The Favorites is a series briefly exploring films I love, to find out what makes them - and me - tick. Red Hot Riding Hood (1943/USA/dir. Tex Avery) appeared at #30 on my original list.
What it is • We all know the story: a little girl goes romping through the woods to visit her grandma, while a sinister wolf lurks behind the trees ready to lead her astray. As Red Hot Riding Hood opens, a goofy narrator dutifully recites these familiar details, until the irritated wolf whirls around and stares straight out at the audience, lambasting the hidden storyteller. The credits roll again, in flashing neon, baring a subtitle "Something new has been added." That "something new" may be modernity - the new tale unfolds not in a rustic forest but amidst the urban jungle of Los Angeles with spotlights shooting from the skyscraper windows and a Hollywood and Vine street sign wrapped around the wolf's head after he takes a tumble. Or the "something new" might be sex, what was implicit in the original story now brought to the forefront - you'll lose count of the phallic symbols within about ten seconds of this new beginning. Little Red is now involved in a nightclub striptease and the wolf is her biggest fan, flipping between sleazy pickup artist, put-on Euro-sophisticate, and gawky goofball, depending on what he thinks will work. None of it does and as in the fairy tale, he races to Grandma's (some have read her as a bordello madam, awaiting the return of one of her employees) to intercept her and try again. Instead, the old woman who greets him is even hornier than he is, and has a stamina that ultimately defeats the exhausted canine, chasing him through rooms, knocking him out windows, reappearing in doorways when he thinks he's gotten rid of her. None of these descriptions convey the lightning energy of the short itself - it must be watched to be digested. Perhaps the "something new" that's been added is cinema: this is a fairly tale completely reconfigured for a new mass medium, a folk legend given new life by celluloid and the animator's brush.
Why I like it •
The cartoon's manic pace makes me giddy - this is a side of the forties we don't usually see in live-action. Avery's animation just barely manages to keep up with his imagination, gags cascading over one another so fast we can barely breathe - and yet he's so in tune with the pace of cinematic perception that he knows we can understand each ludicrous conceit in a matter of seconds. While still following the rough shape of the tale (absent the heroic, patriarchal figure of the Huntsman), the movie manages both to mock its sense of anxious dread and dissect its underlying themes of masculine aggression and confused identity. I also appreciate how the film subverts not only the classic story but also cultural expectations: flipping Red from a demure chorus girl to a tittering Kate Hepburn knockoff, turning the wolf into terrified prey, and establishing the side character of Grandma as both the central hero and villain of the piece. Avery's work at MGM - and the contemporaneous Warners output he helped shape in his earlier years at that studio - acts as a kind of evil twin to Disney's more earnest, naturalistic approach during the same period. It's no coincidence that Avery kept returning to fairy tale subjects, constantly dragging them into the twentieth century and shifting their mode from spooky moralism to bawdy humor and social satire. I've also always been a sucker both for fairy tales and for imaginative re-tellings of them (indeed, I was introduced to many of these stories not through a book or bedtime recitation, but through Shelley Duvall's Faerie Tale Theatre series). Finally, I love the film's wicked sense of subverting not just content but form: this is animation less interested in duplicating reality than creating something entirely new, following its own radical form of physical logic.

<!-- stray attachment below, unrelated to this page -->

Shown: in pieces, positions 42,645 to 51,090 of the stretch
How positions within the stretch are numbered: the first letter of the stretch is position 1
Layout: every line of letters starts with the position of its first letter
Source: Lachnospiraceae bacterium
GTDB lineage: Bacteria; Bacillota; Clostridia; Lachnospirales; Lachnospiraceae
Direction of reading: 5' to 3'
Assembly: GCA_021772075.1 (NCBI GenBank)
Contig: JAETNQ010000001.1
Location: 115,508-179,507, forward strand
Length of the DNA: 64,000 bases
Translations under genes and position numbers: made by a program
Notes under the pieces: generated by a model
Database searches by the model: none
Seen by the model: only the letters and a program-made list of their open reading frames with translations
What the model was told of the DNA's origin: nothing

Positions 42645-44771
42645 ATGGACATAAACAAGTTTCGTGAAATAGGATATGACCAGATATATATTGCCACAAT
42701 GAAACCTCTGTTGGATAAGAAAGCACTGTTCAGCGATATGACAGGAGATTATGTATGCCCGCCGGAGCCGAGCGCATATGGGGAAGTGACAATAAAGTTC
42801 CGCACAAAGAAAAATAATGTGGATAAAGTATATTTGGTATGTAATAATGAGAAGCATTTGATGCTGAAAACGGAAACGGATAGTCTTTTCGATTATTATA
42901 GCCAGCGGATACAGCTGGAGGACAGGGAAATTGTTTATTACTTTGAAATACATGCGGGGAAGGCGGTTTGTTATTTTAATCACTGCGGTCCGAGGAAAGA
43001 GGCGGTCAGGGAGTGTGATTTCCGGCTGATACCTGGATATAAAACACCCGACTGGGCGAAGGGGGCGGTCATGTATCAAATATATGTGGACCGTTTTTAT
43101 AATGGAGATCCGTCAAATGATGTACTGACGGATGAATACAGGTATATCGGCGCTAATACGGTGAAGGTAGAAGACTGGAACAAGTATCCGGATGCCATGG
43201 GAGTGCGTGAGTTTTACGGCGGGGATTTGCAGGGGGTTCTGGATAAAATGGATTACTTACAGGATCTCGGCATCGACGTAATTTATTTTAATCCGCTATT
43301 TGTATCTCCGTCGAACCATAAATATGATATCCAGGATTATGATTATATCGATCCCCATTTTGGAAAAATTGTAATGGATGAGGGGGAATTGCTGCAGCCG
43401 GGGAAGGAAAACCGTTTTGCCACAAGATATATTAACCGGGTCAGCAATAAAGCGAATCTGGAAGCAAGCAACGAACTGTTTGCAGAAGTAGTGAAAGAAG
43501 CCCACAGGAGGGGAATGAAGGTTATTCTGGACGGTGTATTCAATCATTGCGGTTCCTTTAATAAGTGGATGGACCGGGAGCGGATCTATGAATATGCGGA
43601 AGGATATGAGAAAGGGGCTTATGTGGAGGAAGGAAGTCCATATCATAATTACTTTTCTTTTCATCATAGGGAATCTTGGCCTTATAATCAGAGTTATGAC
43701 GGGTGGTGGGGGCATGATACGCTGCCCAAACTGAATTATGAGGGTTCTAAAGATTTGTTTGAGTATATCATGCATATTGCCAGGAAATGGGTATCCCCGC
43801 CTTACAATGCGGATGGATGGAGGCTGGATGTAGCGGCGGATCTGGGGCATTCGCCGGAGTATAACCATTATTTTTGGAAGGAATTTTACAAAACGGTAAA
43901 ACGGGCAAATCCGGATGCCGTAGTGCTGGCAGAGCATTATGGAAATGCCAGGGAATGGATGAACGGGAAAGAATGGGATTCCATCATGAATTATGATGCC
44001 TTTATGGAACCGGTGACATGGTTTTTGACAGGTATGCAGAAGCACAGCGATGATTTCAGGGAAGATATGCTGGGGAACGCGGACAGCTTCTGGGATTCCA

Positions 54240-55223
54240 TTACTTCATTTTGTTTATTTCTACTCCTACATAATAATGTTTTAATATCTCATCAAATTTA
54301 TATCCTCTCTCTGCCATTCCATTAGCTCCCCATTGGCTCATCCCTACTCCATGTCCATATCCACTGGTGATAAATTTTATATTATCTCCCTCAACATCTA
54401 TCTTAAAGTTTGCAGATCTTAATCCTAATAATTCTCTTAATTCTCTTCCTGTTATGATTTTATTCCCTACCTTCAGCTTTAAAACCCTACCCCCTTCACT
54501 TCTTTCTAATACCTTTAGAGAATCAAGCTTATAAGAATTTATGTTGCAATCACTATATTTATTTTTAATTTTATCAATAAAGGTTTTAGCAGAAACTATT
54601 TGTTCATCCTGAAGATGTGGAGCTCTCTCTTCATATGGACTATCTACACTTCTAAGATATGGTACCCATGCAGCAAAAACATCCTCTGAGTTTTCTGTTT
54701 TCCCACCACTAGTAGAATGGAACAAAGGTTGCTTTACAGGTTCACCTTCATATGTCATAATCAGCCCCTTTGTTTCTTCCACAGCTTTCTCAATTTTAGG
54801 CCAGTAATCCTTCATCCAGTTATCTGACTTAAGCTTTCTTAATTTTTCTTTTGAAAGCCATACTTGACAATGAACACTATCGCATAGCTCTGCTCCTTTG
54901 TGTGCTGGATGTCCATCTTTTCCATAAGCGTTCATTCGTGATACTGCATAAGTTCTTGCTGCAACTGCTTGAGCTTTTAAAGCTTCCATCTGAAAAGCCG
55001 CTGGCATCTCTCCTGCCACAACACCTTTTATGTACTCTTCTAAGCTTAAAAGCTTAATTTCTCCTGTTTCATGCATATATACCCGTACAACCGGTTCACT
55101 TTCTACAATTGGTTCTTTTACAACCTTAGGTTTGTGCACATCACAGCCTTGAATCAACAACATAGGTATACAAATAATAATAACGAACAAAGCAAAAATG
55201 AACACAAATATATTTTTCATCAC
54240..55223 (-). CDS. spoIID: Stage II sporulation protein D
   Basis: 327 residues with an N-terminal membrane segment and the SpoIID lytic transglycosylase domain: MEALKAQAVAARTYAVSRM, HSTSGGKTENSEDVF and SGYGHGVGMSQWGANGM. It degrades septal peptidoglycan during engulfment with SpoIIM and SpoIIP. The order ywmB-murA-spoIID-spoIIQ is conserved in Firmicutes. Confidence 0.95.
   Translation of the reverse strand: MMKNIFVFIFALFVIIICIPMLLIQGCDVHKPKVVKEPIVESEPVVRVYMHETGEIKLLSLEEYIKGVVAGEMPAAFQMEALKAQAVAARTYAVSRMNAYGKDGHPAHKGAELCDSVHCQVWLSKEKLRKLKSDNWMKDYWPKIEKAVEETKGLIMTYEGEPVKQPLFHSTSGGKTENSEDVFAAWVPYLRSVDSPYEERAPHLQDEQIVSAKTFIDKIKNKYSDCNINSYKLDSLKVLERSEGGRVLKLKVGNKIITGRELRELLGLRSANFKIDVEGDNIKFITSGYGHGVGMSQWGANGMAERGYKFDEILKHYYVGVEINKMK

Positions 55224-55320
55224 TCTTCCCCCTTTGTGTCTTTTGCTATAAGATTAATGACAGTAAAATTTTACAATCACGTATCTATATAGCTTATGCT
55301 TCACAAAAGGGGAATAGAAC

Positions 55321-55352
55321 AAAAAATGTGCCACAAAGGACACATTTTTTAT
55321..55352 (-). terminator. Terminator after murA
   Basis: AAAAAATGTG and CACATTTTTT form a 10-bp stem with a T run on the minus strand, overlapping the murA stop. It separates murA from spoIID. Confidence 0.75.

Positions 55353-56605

More from me • I reviewed this cartoon alongside two other Tex Avery classics in 2008, under the title "Free-form Fairy Tales".
How you can see it • Red Hot Riding Hood is uploaded on DailyMotion. Otherwise, it's surprisingly hard to find; I'm sure it's available on some Tex Avery DVD collections out there, but I'm having trouble determining which ones.
What do you think? • Is the film's vision of predatory courtship an outdated convention or a brilliant mockery of the era's cultural assumptions? How does the film's "message" (if it has one) differ from the original story's? What are your favorite Averys and/or fractured fairy-tale cartoons?
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Yesterday: Singin' in the Rain (#31)
Tomorrow: Goodfellas (#29)